Now what Paul is describing here is his own life after becoming a Christian. This is not a pre-Christian Paul describing how he really wants to put Christians in jail, but is unable to. He is a Christian and saying he wants to be like Christ, he wants to love God and love people, but for some reason, he keeps doing things he hates doing.

And is this your experience? Can you feel him on this one? I know many, many Christians struggle with guilt, disappointment, bitterness, all kinds of stuff, because they think – “life is not supposed to be this way.” After I became a Christian, stuff was supposed to work out, go better, be easier.

It’s not true, sometimes God blesses, but God is more interested in your holiness than your happiness. He cares more that you look like Christ than that nothing bad ever happens to you. And we swallow the lie that Christianity will make us cooler, or smarter, or richer, or better looking or fix our kids or get us a new job – and Jesus never promises that. He promises that you will look more like Christ. And in the meantime, you will struggle with sin.

I mean, how often do we do what we want? How often do you want to exercise but end up eating a big mac? You know it is wrong, but somehow the good you want to do just keeps ending up wrong.

Now think about this, Paul has a desire to do good. That itself is a demonstration that his heart has been regenerated and he has been justified by God. Some people are constantly worried about whether or not they are saved. One good sign is what do you want to do? Do you have desires to serve God? To love other people? That is a good indication your heart has been regenerated.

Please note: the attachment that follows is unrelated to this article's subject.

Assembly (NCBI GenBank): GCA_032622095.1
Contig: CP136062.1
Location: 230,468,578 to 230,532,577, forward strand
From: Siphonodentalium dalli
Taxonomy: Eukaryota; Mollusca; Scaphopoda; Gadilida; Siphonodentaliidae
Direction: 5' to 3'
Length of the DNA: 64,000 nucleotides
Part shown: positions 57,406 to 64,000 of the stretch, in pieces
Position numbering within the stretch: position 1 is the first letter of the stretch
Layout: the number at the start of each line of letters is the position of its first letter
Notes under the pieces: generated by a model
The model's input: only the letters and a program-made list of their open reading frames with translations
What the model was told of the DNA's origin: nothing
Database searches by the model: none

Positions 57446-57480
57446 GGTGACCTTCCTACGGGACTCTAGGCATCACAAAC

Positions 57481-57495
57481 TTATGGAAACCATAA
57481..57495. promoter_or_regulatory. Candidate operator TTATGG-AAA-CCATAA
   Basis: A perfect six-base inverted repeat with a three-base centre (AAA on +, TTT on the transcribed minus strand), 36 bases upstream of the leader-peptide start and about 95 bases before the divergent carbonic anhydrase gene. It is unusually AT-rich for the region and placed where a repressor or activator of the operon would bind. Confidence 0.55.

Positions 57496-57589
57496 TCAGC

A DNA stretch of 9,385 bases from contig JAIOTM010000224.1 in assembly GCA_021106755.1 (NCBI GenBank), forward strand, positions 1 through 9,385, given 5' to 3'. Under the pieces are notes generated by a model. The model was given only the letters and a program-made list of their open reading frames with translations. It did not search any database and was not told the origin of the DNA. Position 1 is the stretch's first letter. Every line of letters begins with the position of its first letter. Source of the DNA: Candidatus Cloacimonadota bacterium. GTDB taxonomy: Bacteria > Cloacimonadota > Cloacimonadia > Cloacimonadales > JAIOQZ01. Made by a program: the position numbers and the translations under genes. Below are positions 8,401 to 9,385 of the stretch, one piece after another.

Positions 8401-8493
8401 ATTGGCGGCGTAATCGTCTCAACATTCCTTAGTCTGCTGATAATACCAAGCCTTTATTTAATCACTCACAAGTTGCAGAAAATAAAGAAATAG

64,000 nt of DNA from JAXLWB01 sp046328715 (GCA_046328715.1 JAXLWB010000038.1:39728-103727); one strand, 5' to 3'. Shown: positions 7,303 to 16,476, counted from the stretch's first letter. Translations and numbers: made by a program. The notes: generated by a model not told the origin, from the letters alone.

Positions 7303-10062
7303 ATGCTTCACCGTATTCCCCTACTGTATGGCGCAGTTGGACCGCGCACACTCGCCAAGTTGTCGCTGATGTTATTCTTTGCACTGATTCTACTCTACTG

Also, unsaved people generally do not worry about whether they are saved or not.
Let’s move on.

Though our hearts may desire to do good, we are still twisted by sin. Though we desire to do good, we end up doing bad.

I don’t know if you can feel that in your life, but this passage reads like my diary. I have the desire to do good. I want to read my Bible, I want to love God, I want to love my wife, but my life does not reflect that. Instead, it is so easy to get caught up with all the other things that creep in: for me it is my fantasy hockey pool, video games, reading, playing sports. For you it might be facebook, TV, checking your stocks, playing barbies.

I don’t know what you do for fun that is legal.

Or take a step farther back – how many of us want to exercise? WE know it is good for us. We want to exercise. But instead we live lives of French fries, car driving and unused gym memberships. I am not condemning you, because it is the human experience. We want good things, but we lean toward bad things. Our desires are twisted by the other stuff that is inside us.

And this goes beyond working out and eating right. Your desire to read your Bible turns into a late night with the TV, watching junk that messes up your mind. Maybe you want to have friends and be known by others, but instead of initiating with them and sharing your heart, you make fun of them and drive the closeness away.

And it is because there is still sin that dwells in us and it wars against us.

Verse 22-23 is like my life verse. There is a literal war that goes on daily in my body and I can feel the push and pull of my mind vs. my sin. And that is what makes sanctification so dang hard. Because you still have junk in your trunk. When God saves you he doesn’t give you a get out of jail card that frees you from all sin forever. He does some work, rearranges some stuff, but says, take some time to figure out the rest. You are a big project. 50 years or so.